Crowded eels

In my last post, I mentioned some of the big issues facing eel populations around the world: habitat fragmentation, overexploitation, climate change. We’re constantly gaining information on how these problems impact eels, and we’re also getting a better sense of how to mitigate some of the challenges. Once again, I’m largely looking at those eel species that use both fresh and salt water habitats.

In 2004 the Octoraro Dam in Maryland was removed- photo courtesy of USFWS

In 2004 the Octoraro Dam in Maryland was removed- photo courtesy of USFWS

Starting with habitat fragmentation, we know that eel populations respond to improved habitat and we also know that, above a certain density, too many eels are not helpful. When a protected area of coastal marsh in France was compared with a fished area, the protected area had more than three times the number of silver (mature) eels (Cucherousset et al. 2007), so, if we create suitable habitat, the eels will use it. We could remove dams on rivers that are no longer being used and work on cleaning up pollution. But that can only get us so far- a second study in France found that glass (young) eels returning to brackish and fresh waters from the open ocean exceeded the carrying capacity of the study area, meaning that they hit a point where they were competing with each other and demonstrating a skewed sex-ratio (Acou et al. 2011). So, if we have suitable habitat, we can’t keep adding to the eel population indefinitely. Why is this information helpful? It means that we could restore areas currently unused by eels and then move ‘excess’ eels from locations that have reached their carrying capacity. And since all of the eels from different locations head to the open ocean to meet up for spawning, we’re not actually removing the translocated eels from the original breeding population.

Moving on to overexploitation, this one presents some larger challenges. I’ve learned quite a bit about how they have succeeded in getting eels to breed in captivity, and the information doesn’t make me feel particularly good. It turns out that eels need encouragement in captivity to be female- when population densities are high, as they are in aquaculture, eels (which essentially start life without being one sex or the other) mature into males (Okamura et al. 2014). If you want them to become female, you have to feed them hormones. You then need to inject both sexes with different hormones to make them become sexually mature and produce eggs and sperm. And successfully raising larvae in captivity has, at times, used the eggs of an endangered shark for food. You can understand why the process is expensive, time-consuming, and not exactly positive for fish conservation in general.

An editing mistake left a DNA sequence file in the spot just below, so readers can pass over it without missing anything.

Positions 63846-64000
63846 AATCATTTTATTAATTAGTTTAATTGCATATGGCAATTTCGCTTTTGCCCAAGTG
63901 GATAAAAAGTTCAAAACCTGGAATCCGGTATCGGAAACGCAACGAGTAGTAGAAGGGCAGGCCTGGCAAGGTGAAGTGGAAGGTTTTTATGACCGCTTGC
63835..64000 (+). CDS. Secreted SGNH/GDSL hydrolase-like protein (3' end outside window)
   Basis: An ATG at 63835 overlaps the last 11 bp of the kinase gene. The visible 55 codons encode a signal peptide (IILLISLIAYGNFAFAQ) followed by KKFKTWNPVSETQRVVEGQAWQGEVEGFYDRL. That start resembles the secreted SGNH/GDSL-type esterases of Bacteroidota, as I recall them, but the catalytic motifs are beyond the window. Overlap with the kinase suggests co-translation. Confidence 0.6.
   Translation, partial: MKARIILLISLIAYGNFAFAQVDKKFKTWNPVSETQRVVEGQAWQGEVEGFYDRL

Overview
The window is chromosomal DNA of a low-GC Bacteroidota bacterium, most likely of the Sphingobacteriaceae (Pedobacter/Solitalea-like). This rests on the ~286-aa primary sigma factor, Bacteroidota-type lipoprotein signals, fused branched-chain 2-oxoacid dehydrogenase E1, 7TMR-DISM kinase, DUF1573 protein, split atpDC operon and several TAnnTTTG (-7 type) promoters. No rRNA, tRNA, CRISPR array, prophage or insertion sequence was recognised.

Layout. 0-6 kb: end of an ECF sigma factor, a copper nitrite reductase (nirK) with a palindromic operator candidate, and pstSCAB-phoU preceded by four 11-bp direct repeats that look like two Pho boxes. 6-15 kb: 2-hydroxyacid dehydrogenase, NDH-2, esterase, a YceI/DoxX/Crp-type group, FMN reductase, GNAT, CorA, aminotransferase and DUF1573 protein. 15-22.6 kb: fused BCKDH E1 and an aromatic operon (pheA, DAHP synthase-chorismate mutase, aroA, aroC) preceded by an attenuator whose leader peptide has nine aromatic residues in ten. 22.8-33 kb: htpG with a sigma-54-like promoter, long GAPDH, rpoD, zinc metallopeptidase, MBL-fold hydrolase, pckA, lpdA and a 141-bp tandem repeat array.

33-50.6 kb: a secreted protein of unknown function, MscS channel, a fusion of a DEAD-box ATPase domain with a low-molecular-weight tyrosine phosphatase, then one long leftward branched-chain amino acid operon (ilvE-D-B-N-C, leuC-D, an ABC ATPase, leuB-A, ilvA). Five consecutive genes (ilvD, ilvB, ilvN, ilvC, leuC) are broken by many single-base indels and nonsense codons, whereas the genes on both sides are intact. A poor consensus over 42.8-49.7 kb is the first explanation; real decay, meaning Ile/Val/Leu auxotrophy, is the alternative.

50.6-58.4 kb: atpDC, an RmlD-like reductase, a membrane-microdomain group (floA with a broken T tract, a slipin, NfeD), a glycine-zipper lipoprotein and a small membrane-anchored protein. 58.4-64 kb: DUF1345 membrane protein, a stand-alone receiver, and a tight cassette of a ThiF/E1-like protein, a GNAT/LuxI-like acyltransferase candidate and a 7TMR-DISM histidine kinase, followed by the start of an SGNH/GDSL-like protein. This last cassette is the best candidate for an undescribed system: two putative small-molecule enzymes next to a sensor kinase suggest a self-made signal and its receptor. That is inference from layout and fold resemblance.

As for climate change, we know it’s having and will continue to have an impact– a study out of Norway suggested that warmer waters in the spawning areas mean less food for larvae (Durif et al. 2010). We already have cyclical warming and cooling of ocean waters (for example, El Nino), but warmer waters as a result of climate change would compound the issue in certain years. And changes in ocean currents could push larvae into new areas. So we need to recognize that there are changes coming and try to make sure suitable habitat is available in a wide variety of areas so that, when eels go looking for the habitat they need, they can find it.

This feels kind of doom-and-gloom as I read through this post, but I feel like there must still be ways that we can, in fact, support eel populations. So I’m going to go looking for our options in my final post of the month.

Works cited:

Acou, A., E. Rivot, J. A. Van Gils, A. Legault, F. Ysnel, and E. Feunteun. 2011. Habitat carrying capacity is reached for the European eel in a small coastal catchment: evidence and implications for managing eel stocks. Freshwater Biology 56:952–968.

Cucherousset, J., J.-M. Paillisson, A. Carpentier, V. Thoby, J.-P. Damien, and M.-C. Eybert. 2007. Freshwater protected areas: An effective measure to reconcile conservation and exploitation of the threatened European eels (Anguilla anguilla)? Ecology of Freshwater Fish 16:528–538.

Durif, C. M. F., J. Gjøsæter, and L. A. Vøllestad. 2010. Influence of oceanic factors on Anguilla anguilla (L.) over the twentieth century in coastal habitats of the Skagerrak, southern Norway. Proceedings of the Royal Society of London B: Biological Sciences rspb20101547.

Okamura, A., N. Horie, N. Mikawa, Y. Yamada, and K. Tsukamoto. 2014. Recent advances in artificial production of glass eels for conservation of anguillid eel populations. Ecology of Freshwater Fish 23:95–110.